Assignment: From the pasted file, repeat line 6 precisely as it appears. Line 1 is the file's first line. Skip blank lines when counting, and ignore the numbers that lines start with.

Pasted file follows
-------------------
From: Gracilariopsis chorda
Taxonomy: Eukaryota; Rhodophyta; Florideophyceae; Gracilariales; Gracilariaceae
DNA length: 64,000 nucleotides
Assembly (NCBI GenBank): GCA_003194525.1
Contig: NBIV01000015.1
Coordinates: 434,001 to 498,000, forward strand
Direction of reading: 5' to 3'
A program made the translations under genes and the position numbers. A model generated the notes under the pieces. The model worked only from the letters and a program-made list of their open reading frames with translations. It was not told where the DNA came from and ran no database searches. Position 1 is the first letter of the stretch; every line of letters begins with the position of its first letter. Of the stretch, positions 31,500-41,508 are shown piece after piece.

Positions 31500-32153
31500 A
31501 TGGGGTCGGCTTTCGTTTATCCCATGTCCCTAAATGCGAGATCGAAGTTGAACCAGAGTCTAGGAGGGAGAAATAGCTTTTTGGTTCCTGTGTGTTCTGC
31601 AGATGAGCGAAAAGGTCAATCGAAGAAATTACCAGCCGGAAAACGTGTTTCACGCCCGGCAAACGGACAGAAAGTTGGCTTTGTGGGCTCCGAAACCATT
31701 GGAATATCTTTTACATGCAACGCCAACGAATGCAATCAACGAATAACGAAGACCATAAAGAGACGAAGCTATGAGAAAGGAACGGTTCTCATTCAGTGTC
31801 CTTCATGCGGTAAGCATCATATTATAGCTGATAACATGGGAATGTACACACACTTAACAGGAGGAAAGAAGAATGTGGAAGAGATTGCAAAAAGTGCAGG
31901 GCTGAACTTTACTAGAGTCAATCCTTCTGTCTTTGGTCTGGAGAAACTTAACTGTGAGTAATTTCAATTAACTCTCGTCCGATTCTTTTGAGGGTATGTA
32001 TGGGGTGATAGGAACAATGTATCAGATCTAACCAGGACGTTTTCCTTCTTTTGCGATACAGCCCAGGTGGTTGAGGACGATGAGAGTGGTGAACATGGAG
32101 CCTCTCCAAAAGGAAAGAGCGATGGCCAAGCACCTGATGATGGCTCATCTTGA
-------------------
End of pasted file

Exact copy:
Coordinates: 434,001 to 498,000, forward strand